Sounds like fun but we’ll see how long I can keep it up.

 

Anything to avoid editing my own novel into a second draft.

 

Danish for Expats

For a country that sets such great store by conformity, foreigners are subdivided into a dizzying array of categories.

 

Plus-Belly Sneetches
(Photo credit: charliecurve)

 

The most favoured of all the groups is the “Highly skilled immigrant”, prized for the revenue it can generate by increasing the productivity of Danish companies, buying power in the local community and paying more tax than it can hope to claim back through using services. The Danish government’s stated aim is for these sorts to come and then leave. The tension for them is between staying long enough to help the company earn more money but not outstaying the welcome and using public services.

 

Three to five years is the length of time the government prefer. Any shorter and they are just doing handover-takeover, longer and they might get their money’s worth by needing hospital treatment or schooling of their children.

 

One of the deals offered to this group is a tax break for three years. If you stay longer, you have to “pay back” the taxes you avoided.

 

This group have absorbed the message that they are favoured above all the other foreigners and do not call themselves immigrants. They are “expats” and “internationals”. They float above ordinary mortals and do not share their challenges or issues. That is not to say that they do not experience problems or frustrations but rather they are insulated against some of the more upsetting possibilities.

Should these people have to learn Danish?

 

The Danish government does not think so. They will be offered a year of tuition. If my Danish language classes were anything to go by: they would be better served by a couple of boxed sets (Recommend: Klovn and Matador), and a library card.

 

One thing you must understand about me before we continue (though long-time readers might know this already), is that I love learning languages. I lived in Cardiff for six years and learned a little Welsh, some of which I can still speak years later. I went to night school to learn Japanese and Swahili. I used to speak pretty decent French. When I was in school I was in the elite group who were allowed to study German from scratch to school leaver certificate standard in two years (I got an A). I even know some words in Klingon and I cannot make up my mind between Valyrian and Dothraki. My mp3 player has French, English, Danish and Swedish tracks on it. I love languages.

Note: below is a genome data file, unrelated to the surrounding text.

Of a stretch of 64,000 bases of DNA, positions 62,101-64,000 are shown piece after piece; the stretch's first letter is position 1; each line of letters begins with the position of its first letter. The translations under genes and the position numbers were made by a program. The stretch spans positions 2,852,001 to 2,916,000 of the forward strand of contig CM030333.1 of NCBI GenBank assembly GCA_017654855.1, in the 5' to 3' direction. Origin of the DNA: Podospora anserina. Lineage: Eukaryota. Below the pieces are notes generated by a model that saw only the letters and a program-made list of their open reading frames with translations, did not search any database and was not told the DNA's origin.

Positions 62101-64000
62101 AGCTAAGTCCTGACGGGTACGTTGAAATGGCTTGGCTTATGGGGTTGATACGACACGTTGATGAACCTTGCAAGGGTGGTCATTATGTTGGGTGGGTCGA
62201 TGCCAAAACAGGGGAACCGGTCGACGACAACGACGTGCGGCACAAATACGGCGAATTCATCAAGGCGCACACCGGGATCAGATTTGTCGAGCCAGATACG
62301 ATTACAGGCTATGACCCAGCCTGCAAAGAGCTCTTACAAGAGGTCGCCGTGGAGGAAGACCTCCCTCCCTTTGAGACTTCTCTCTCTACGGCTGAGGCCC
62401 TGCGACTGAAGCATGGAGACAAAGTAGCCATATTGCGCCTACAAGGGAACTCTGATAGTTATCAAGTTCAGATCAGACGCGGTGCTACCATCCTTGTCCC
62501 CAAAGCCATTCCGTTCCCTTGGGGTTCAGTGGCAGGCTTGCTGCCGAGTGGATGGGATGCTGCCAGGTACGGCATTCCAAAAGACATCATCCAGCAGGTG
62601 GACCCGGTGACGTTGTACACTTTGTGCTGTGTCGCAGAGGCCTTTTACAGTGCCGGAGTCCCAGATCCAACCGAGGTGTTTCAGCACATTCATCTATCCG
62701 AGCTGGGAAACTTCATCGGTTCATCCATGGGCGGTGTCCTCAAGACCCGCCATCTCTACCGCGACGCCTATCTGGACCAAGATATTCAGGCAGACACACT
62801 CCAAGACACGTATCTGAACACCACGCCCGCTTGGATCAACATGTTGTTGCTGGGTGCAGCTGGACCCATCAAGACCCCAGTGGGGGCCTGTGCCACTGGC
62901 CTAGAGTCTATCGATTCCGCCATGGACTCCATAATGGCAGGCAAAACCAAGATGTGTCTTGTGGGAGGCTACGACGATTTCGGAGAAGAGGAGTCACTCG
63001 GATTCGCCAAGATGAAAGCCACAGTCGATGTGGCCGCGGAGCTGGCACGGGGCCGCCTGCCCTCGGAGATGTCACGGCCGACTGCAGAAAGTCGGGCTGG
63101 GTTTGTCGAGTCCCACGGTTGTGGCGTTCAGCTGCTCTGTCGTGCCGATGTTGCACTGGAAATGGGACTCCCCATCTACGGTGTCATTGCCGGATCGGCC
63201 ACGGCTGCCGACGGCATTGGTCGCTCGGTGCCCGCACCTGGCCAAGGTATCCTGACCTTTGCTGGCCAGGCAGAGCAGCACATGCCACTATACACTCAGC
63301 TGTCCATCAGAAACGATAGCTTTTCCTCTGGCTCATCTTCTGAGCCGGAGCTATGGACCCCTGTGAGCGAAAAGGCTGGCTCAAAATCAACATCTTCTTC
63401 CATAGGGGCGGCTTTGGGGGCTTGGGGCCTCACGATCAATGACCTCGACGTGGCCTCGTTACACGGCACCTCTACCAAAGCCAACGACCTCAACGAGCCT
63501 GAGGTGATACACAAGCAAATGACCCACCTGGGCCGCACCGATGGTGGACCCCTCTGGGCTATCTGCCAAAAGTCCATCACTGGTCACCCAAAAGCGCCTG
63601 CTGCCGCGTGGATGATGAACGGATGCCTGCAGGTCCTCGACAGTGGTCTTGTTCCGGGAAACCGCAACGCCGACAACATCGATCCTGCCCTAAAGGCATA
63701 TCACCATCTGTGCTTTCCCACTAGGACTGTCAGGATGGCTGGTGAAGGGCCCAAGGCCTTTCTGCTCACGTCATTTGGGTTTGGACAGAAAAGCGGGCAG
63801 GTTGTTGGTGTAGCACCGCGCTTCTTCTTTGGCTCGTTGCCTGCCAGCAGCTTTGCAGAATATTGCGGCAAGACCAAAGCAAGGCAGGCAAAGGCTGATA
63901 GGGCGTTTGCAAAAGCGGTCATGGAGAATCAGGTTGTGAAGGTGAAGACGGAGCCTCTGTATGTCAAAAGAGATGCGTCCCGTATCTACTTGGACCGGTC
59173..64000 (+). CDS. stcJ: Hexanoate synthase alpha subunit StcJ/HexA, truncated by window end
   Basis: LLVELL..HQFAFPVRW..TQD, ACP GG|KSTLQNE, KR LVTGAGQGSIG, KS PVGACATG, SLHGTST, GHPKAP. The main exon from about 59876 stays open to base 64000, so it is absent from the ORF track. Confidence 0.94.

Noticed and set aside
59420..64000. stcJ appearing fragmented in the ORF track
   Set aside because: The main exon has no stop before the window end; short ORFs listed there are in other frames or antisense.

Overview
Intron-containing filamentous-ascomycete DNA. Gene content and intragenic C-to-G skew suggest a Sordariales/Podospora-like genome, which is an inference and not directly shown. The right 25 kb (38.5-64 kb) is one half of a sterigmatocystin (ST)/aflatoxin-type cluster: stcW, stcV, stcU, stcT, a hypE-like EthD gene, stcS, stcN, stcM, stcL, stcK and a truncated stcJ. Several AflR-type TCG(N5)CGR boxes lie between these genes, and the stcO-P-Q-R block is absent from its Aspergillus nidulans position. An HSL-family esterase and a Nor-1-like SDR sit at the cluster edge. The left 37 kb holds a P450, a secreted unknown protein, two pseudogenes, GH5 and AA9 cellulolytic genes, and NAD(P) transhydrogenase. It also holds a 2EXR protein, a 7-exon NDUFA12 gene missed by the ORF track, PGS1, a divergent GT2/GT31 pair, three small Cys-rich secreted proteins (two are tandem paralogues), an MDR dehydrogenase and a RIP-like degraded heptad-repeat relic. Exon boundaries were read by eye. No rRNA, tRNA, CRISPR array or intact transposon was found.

One of the primary attractions of moving abroad was having the opportunity to learn another language to fluency. Even if this language is not spoken widely, it opens a door into another culture. It helps you understand how thinking occurs. It allows you to access what is going on around you.

 

Danish has come in handy, I won’t lie. Many doctors and nurses do not speak English or are not happy doing so. My medical Danish is pretty good now, even as my word order creaks under the strain of expressing ideas while upset, in pain or frightened. Also, as a teacher in a Danish school, I had a much easier time overall with Danish than without. It has helped with communicating with children and older people. It has helped in shops. It has helped in social situations. It has helped me act politically in my town.

 

However, my Danish is not “good enough”. I have been here five years and I am reminded every day, at some point, that it is not good enough. I am not even kidding. I hardly notice it anymore. I am inured. Usually people are well-meaning, they are trying to help me, it is meant in the spirit of friendliness. But you know what? I have been here five years and none of their help has come in handy. And yet, it keeps coming. There are also people who are massive turdbags. They remind me that my Danish is not native quality in a much crueler way.

 

In my first year or so, these people were the majority. On year five, they are the minority. What changed? I got better at Danish and became less of a target.

 

I am a highly qualified immigrant and I am now working in an international, English speaking environment. I used Danish this week to:-

 

  • Give directions
  • Read the news
  • Watch a few tv programmes on netflix
  • Go shopping
  • Eavesdrop
  • Understand the announcements on the train
  • An entire hospital appointment from receptionist to discharge
  • Order food
  • Take the piss out of my boyfriend

 

I use Danish quite a lot, considering. Back when I was new, I was afraid to do many things because I was unable to do them in Danish and felt bad about doing them in English. I felt like, when I got good at Danish, then I could socialise. Then I could go get asthma inhalers. Then I could buy clothes. Then I could date.

 

I put my life on hold for months and months. If I got official letters, I put them in a shoe box unread. I had so much money in the bank because I was only spending on itunes downloads and budget airline tickets. Eventually, I pulled myself together and tried to have a life here without having Danish fluency first. Danish fluency would come through interacting with Danish people. I found a bilingual knitting club set up by an American, in Aarhus. I went to it and she wasn’t there. The people that were there were nice until the Danish Queen Bee showed up and she was incredibly mean to me. I thought maybe it was a blip and went back the next month. Same thing only worse.